If the name anyone who wanted to run for office appeared on every ballot, then election ballots would be unmanageably long.

For high-profile elections, there is almost always a democrat and republican candidate, and there is normally a number of other parties' candidates.

Often, lesser-known parties will only appear on some ballots, but all of them.

How is it decided which names appear on a particular ballot?

  • 3
    each state has their own election laws. The constitution delegated this power to the states, except where Congress has spoken on the "time and place." I believe that one of my other answers has a link to the electio laws of each of the states (need to find it), and from there you can see the minimum requirements to get your name on a ballot in a state. (usually a number of signatures, fillng out a form, might cost to register)
    – user1873
    Dec 12, 2013 at 19:36

2 Answers 2


The actual procedure varies from state to state.

But in general a candidate needs to get a certain number of unique signatures on a petition supporting their candidacy. Most states allow parties that received a certain percentage of votes in the previous election to nominate a candidate in the next election. Parties can do this how ever they choose. The GOP and the DNC do this through a primary election process.

In theory anyone could attempt to run by collecting enough signatures to get on the primary ballot but the reality of election politics today is that only those people who are connected to the party already and have the ability to raise money for themselves and the party have a real chance of success of being nominated to a high profile position.

Many of the minor parties maintain a list of people willing to sign a petition for their candidate. Usually these parties select a candidate from their ranks though occasionally a celebrity or someone who has been elected before as a candidate of a major party but has become disgruntled with their party will turn up running for one of the minor parties.

To get involved in politics and eventually rise to a high profile position most people start out either in a local or state board. State boards are often filled with interested business people who have spent some time working with and often contributing to one of the major parties. Local boards, especially ones that are elected are where the grass roots candidate can get their start. But the people who grow from local boards get involved with helping a party out as they through fund raisers and other events.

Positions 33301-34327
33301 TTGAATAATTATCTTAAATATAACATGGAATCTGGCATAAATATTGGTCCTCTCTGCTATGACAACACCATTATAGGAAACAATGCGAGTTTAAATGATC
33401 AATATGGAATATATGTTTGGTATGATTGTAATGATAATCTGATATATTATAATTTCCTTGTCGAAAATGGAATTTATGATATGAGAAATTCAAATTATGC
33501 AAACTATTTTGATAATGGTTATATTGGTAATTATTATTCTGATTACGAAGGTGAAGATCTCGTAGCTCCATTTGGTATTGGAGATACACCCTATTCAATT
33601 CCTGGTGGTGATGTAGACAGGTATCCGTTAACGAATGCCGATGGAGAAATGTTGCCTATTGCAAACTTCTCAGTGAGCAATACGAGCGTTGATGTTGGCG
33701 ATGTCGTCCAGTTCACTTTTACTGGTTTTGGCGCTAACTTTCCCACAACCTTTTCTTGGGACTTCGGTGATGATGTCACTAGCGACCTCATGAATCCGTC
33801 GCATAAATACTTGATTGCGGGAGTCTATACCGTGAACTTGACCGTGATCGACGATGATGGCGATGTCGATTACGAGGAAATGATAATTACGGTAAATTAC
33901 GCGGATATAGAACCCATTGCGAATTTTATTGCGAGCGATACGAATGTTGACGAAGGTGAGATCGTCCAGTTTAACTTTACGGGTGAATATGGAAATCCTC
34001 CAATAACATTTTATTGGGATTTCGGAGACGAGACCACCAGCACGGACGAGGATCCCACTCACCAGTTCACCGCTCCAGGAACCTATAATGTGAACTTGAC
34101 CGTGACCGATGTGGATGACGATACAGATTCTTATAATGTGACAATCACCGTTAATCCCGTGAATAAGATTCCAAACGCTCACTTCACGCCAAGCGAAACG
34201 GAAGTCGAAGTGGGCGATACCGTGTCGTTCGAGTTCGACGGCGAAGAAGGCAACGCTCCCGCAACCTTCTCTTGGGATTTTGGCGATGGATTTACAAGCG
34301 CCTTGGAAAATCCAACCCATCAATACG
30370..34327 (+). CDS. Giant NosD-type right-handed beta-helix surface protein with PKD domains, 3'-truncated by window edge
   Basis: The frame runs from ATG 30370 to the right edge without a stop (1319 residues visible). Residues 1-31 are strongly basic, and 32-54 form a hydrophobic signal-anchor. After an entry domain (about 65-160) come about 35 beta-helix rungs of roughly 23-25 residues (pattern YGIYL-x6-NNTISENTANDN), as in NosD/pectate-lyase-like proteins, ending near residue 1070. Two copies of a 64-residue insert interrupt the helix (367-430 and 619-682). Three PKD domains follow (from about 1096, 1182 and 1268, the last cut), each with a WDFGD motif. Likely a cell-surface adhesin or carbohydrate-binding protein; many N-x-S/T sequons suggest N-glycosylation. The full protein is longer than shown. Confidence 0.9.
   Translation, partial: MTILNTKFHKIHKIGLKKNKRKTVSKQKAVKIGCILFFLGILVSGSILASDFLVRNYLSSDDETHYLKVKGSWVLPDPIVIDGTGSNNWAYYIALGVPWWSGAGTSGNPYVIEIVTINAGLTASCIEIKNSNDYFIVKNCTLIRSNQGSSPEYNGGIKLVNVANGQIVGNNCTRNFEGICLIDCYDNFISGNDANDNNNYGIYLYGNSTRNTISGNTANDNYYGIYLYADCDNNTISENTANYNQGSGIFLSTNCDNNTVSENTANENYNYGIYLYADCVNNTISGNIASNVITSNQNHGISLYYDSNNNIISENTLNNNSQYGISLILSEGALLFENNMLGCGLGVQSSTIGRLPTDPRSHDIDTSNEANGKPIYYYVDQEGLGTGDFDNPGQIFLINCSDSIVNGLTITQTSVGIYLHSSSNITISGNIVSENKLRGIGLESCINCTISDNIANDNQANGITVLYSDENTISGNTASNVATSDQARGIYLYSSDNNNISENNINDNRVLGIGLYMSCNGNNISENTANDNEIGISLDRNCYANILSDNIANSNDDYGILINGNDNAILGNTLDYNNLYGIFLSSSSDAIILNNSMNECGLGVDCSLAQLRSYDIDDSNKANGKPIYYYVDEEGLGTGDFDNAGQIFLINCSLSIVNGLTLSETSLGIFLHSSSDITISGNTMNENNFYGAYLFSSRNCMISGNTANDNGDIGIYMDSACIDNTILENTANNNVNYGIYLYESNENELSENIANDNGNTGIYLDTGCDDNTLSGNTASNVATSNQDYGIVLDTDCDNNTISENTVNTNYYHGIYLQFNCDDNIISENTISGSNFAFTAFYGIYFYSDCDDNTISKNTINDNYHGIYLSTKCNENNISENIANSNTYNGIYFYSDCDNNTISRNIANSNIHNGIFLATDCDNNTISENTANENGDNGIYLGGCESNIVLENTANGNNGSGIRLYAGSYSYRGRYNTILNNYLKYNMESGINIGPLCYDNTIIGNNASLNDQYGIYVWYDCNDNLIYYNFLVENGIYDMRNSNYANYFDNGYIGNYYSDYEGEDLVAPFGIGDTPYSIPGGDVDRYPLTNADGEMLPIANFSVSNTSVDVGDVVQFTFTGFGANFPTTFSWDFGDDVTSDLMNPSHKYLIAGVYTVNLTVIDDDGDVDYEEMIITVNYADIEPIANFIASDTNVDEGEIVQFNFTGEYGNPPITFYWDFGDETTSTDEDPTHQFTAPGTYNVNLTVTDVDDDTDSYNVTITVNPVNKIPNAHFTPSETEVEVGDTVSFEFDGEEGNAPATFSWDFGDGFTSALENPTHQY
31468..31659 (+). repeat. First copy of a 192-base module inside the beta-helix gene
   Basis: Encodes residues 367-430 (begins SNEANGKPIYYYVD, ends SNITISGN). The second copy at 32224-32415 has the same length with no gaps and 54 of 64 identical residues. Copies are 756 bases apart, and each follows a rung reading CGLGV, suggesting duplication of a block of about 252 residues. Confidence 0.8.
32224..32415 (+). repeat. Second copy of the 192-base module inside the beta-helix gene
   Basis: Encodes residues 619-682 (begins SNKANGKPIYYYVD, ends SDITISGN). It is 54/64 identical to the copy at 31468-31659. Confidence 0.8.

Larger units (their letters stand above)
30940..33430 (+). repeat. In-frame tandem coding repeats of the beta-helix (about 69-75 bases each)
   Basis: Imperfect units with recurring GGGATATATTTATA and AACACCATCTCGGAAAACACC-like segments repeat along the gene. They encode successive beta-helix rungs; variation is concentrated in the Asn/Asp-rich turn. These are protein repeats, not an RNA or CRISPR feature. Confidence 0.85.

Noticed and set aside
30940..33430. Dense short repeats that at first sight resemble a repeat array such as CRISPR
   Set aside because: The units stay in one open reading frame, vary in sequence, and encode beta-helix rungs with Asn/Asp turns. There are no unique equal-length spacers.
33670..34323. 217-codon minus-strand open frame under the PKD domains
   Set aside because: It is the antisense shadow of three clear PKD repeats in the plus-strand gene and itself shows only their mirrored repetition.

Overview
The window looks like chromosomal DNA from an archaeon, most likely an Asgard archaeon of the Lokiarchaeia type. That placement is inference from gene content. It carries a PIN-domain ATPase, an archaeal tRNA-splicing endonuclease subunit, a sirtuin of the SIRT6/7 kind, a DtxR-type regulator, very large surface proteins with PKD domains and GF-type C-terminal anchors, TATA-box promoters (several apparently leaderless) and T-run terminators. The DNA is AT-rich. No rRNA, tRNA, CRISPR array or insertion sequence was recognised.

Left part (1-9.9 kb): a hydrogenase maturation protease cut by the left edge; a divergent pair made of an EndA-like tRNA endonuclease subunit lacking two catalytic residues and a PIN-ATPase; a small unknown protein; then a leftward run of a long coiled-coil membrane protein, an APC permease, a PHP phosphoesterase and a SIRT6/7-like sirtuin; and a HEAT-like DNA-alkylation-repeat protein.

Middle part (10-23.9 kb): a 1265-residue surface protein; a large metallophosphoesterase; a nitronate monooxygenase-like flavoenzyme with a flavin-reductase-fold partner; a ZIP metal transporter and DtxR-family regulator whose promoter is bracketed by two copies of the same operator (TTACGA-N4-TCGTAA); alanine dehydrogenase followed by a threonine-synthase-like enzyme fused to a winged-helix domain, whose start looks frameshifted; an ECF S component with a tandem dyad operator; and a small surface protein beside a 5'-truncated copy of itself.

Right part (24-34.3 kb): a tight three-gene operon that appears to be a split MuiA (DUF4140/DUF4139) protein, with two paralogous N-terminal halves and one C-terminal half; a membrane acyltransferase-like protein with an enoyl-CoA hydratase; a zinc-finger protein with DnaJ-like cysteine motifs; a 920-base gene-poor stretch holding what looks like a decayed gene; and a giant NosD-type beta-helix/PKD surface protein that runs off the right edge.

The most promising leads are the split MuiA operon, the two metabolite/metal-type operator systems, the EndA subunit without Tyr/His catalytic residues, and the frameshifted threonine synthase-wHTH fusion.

• Primary election rules also vary by state. My state still uses a caucus to elect delegates to a state convention where a primary is the last resort if the delegates cannot nominate someone outright. Dec 12, 2013 at 22:46

@Chad is correct that particular procedures will be determined on a state-to-state basis, and because of this, there are no hard-and-fast generalizations to make. The way Texas does it (where I'm knowledgable) is thusly:

For major-party candidates (Democrat or Republican), prospective candidates file with the county party organization in the county of their residences, and then the parties will conduct a primary whose winners will be placed on the general election ballot.

Minor-parties can do it basically the same way. However, there are some gotchas for the guy who wants to put a sign on his garage and call himself a political party. In Texas, minor parties have to meet certain requirements to be considered a political party:

  • the party must have a legal organization
  • it must have officers
  • it must have publicly-posted rules / procedures
  • it must have a name no longer than three words

Other details can be found in the candidate guide I linked. Minor parties nominate general election candidates in the same way that major parties do. If the party's nominee for gubernatorial candidate received more than 1%, then the party is entitled to place its candidates for state and county offices on the general election ballot. If the nominee received less than 20% of the votes in the last election, they may may choose between holding a primary election or nominating by convention. If the party's candidate received more than 20% in the last gubernatorial election then they are required to hold a primary.

Independent candidates may nominate themselves for state or county offices by submitting the correct application along with a petition with a number of signatures determined by the Elections Code for the different offices. A handy table of numbers of required signatures is published at the Sec. of State site.

But Wait! There's More!

Elections for municipal or other local offices (city councils, governing boards of schools, hospitals, etc) are nonpartisan by law, with the exception that home-rule cities may legislate partisan elections for themselves. These positions do not require petitions generally (with similar exceptions), and only require an application to be filed with the appropriate electoral authority (i.e., with the governing body of which the position sought is a part).

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